with Di Kendall
A firm, heavy cloth characterised by vertical cords. These are made with thicker warp threads, but don't have a pile like corduroy. Light weight is suitable for children's clothes.
A medium weight, even weave cloth that has been slightly brushed to make it soft and add warmth as the fibres trap air. It's highly flammable, so not really suitable for nightwear. Easy to sew and doesn't fray easily.
Shirts, children's wear
A stiff, even weave cloth stiffened with size. It's used as a very stiff interfacing that needs to be cut to the finished size as it's too thick to be in the seam allowance. It can be cut on the cross to give more flexibility.
Hat peaks and brims
A cheap, even weave made from unbleached cotton that comes in different weights. It can have husk remnants in it and originates from Calicut in India. It shrinks and softens when washed the first time, but then becomes very receptive to dyes making it great for tie dye and printing. (pic 3)
Garment Toile and craft projects.
This is a very heavy, stiff, even weave cloth. Cut in a single layer with large shears and stitch with a thick needle or Jeans needle using a long stitch.
Traditionally used for shoes, rucksacks, tents, garden chairs, tarpaulin
A lighter weight canvas is also used as interfacing. It's stiffer than most other interfacings, however it can be shaped using heat and moisture. (pic 4)
Coats and jackets
A soft, even weave cloth similar to denim, but lighter in weight. It has a white weft and coloured warp and is sometimes over printed. It's easy to sew making it good for beginners. (pic 5)
Shirts, children's wear, shirt dresses.
A firm, twill or even weave cloth with a combed surface. Needle 90-100 (pic 6)
A firm, yet soft cloth characterised by vertical whales/ribs of soft pile. The number of wales per inch is usually, 10-12, jumbo cord has fewer whales per inch. It often contains small amounts of elastane to give comfort in wear. Use a with nap layout as the pile can look a different colour if held up in the opposite direction. to prevent flattening the pile when pressing put a piece of the cloth pile side up on the ironing board or press on a towel.
Coats, jackets, trousers, skirts, dungarees
A twill weave, traditionally with a blue warp and white weft, although other colours are also popular. A stiff cloth that softens with wear and washing, fading to white in areas of wear and creases. It can have a left or right twill and many RTW items are made from fabric where the direction of the twill varies, but not enough to look like herringbone. Often combined with small amounts of elastane. Use needle 90-100 or a jeans needle. (pic 7)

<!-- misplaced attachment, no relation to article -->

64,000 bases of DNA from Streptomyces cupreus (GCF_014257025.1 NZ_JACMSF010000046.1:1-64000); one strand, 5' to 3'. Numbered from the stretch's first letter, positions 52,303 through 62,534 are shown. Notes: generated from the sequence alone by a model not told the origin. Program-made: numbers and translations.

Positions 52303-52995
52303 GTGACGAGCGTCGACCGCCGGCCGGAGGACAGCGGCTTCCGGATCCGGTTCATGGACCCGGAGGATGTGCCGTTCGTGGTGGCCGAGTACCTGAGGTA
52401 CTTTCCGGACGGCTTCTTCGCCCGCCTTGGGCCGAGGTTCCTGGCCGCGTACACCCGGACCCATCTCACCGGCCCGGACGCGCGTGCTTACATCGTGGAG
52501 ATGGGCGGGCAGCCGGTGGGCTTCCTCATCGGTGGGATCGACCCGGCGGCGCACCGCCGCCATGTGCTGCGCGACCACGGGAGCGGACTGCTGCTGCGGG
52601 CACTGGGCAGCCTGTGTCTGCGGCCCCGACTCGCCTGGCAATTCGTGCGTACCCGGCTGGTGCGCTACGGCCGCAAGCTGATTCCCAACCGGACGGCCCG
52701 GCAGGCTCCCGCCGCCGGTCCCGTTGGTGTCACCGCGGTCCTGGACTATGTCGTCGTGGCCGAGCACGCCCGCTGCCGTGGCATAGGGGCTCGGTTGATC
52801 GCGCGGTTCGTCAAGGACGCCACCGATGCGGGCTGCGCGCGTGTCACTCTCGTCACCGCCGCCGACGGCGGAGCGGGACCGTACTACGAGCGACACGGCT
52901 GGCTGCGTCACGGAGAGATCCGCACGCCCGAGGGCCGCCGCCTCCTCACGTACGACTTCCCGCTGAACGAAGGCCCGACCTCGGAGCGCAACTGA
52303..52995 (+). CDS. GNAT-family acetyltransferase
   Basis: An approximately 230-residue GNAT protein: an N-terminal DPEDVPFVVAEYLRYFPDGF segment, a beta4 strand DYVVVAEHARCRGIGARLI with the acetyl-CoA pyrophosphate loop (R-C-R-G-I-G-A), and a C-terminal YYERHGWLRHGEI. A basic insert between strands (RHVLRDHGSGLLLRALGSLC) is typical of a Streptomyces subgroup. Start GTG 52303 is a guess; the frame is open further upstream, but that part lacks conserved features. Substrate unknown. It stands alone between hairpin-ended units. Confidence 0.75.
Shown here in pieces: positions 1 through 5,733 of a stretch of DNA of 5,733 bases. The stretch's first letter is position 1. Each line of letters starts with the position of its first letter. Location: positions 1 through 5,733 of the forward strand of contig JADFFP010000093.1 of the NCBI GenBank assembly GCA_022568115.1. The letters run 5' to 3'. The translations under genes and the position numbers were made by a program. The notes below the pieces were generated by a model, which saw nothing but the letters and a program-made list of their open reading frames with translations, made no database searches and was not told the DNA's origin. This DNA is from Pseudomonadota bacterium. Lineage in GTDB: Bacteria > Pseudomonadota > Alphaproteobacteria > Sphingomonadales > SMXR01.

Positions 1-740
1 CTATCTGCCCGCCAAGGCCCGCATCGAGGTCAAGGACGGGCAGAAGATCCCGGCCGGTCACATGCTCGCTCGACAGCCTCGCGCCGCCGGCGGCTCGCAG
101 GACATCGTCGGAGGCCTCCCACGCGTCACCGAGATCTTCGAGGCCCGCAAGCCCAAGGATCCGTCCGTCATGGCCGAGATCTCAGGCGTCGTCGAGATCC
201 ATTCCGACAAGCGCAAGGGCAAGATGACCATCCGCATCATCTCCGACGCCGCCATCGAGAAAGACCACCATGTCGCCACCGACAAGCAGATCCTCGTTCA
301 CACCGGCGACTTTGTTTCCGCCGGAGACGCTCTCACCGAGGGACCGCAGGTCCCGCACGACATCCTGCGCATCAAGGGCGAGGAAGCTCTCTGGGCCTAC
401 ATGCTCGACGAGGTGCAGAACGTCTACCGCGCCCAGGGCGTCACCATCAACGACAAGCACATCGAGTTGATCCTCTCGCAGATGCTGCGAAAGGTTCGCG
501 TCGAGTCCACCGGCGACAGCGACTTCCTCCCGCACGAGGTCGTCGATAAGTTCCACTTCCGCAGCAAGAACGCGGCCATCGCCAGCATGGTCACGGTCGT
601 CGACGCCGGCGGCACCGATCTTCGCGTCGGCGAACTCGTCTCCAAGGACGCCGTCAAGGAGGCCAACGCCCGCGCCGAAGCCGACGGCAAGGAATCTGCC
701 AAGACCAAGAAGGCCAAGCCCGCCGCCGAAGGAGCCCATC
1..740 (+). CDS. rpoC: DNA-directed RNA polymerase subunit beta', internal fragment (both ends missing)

Jeans, jackets, coats, children's wear,
A very soft, open weave fabric made from thick loosely spun yarns, used in tailoring. It's layered with the hair canvas and chest canvas for pad stitching, allowing the stitching to sink into the cloth. It can also be used as an added layer for warmth. (pic 8)
Coats and jacket interlining
A light weight, plain weave fabric, similar weight to lawn, characterised by self colour or contrast woven spots made from a soft yarn that sit proud of the surface. (pic 9)
An easy fabric to work with. It has V shaped stitches on both sides and is also called interlock. Often stretches less than single jersey and only across it's width It will go baggy if stretched a lot, so it's often mixed with small amounts of elastane to help with it's recovery. (pic 10)
T shirts, tops, lightweight shorts, children's wear.
A medium to heavy weight, twill weave fabric. It's usually plain, but can be over printed. Can have elastane added for comfort. (pic 11)
Trousers, suits, shirts
This might also be called cotton flannel. A lightweight imitation of wool flannel. Made from soft yarns to create a slightly fluffy surface making it warm and comfortable to wear. Easy to sew, but highly flammable.
Children's wear. Shirts.
Also called Loop back sweat shirting. This looks like sweat shirting except the wrong side has distinct loops. Less stretchy than sweat shirting and really easy to sew with. (pic 12)
Sweat shirts, hooded tops, jogging bottoms, shorts.
Gauze & double gauze
A loosely woven cloth that drapes well, often using a leno weave that helps it to maintain stability because the warp threads twist round each other trapping the weft thread. Double gauze is two layers of cloth held together by almost invisible stitches. It's possible to make enclosed seams with double gauze, where no seam allowance is visible on either side. (pic 13)
Shirts, tops, dresses